Do you shop in charity shops or buy second hand on eBay? Is this something you hide?
7 thoughts on “Am I damaging my child’s self identity by buying second hand?”
Second hand all the way for my little man! We still buy new sometimes & I love nothing more than brand new pjs! But I get quite a buzz when you pick up a bargain from Baby & Toddler markets, Facebook or eBay! Reggie’s too young to notice that his current coat says ‘Harry’ it but I’ll definitely be explaining to him where his clothes or anything else second hand has come from in the same way you have to the girls. Xx
Love a good bargain find especially if it’s something I know would have cost lots more. Like you said…a little buzz.
I completely rely on hand me downs. My boys really don’t care and often like knowing that their older friends have passed them down.
My friends and I pass around clothes so why shouldn’t children??
I stumbled on you post on pintrest and just had to reply.
My nearly 3 year old loves getting clothes passed on from other people and she too likes the stories that go with them. She reacts to them like gifts! As for charity shops, it never even occurred to me to make the distinction to my daughter. They are just shops to her.
I wore hand me downs as a child and enjoyed the fact they came from older kids that I looked up to. Especially as a teenager when I started getting fashion concious, they we kind of pre-approved. And when my favourite jumper got to its sixth owner I felt really quite proud of my jumper – haha.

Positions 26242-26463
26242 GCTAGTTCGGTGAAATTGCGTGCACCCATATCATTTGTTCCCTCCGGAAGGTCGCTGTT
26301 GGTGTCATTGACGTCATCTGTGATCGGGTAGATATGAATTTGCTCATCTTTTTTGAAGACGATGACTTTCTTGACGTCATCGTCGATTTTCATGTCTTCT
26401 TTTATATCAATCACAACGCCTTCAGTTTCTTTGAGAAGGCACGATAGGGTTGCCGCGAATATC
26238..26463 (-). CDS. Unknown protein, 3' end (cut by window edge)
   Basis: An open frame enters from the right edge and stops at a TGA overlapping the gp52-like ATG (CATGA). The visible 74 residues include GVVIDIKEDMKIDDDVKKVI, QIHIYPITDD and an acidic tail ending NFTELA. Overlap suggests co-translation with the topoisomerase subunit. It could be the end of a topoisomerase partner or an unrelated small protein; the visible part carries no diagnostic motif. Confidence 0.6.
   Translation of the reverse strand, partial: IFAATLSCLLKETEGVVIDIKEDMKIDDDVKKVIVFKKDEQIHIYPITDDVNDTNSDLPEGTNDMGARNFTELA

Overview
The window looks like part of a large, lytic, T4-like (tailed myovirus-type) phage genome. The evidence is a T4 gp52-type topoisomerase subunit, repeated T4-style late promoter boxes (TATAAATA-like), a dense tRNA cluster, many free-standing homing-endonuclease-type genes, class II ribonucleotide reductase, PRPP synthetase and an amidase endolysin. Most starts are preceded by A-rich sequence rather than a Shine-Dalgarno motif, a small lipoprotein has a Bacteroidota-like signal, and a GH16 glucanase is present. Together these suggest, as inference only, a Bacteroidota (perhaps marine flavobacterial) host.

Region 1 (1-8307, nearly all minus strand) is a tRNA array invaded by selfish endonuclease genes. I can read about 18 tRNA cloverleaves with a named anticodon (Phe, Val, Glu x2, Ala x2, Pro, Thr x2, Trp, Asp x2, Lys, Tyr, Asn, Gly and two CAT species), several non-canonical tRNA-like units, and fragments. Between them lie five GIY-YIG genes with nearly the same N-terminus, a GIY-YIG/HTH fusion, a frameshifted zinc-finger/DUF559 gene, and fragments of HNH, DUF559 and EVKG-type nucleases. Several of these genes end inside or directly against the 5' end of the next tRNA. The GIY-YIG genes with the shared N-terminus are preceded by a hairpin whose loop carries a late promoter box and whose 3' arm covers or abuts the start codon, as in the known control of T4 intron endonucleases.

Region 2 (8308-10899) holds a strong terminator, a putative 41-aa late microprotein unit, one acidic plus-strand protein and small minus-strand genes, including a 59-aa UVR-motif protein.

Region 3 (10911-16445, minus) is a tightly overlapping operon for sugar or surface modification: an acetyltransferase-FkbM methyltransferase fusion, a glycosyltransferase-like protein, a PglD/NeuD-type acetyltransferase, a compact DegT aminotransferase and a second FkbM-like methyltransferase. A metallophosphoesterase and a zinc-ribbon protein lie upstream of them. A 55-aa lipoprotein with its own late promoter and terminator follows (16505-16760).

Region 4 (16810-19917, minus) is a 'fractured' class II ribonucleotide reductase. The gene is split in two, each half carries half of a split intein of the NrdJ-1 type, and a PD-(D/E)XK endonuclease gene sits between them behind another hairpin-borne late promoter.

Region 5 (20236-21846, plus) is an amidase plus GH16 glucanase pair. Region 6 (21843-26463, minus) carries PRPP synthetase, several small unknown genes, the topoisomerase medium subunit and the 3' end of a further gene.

As for me kid, as she gets older? I would hope that it is possible to bring up kids whose identity is not in what brand they wear or whether a piece of item is new, but rather who they are and what they do – but only time will tell…
I completely agree. That’s my mission as a parent. Thanks for taking the time to message. I really appreciate it.
My favourite memory as a child is getting a big bag of my cousin’s clothes to rifle through. I’d spend days putting on fashion shows and felt like i had inherited some of her ‘”cool”!
I run baby and children’s nearly new sales and the number of people who come to buy makes it pretty clear that the women you spoke to is in the minority, most people are more than happy with nearly new.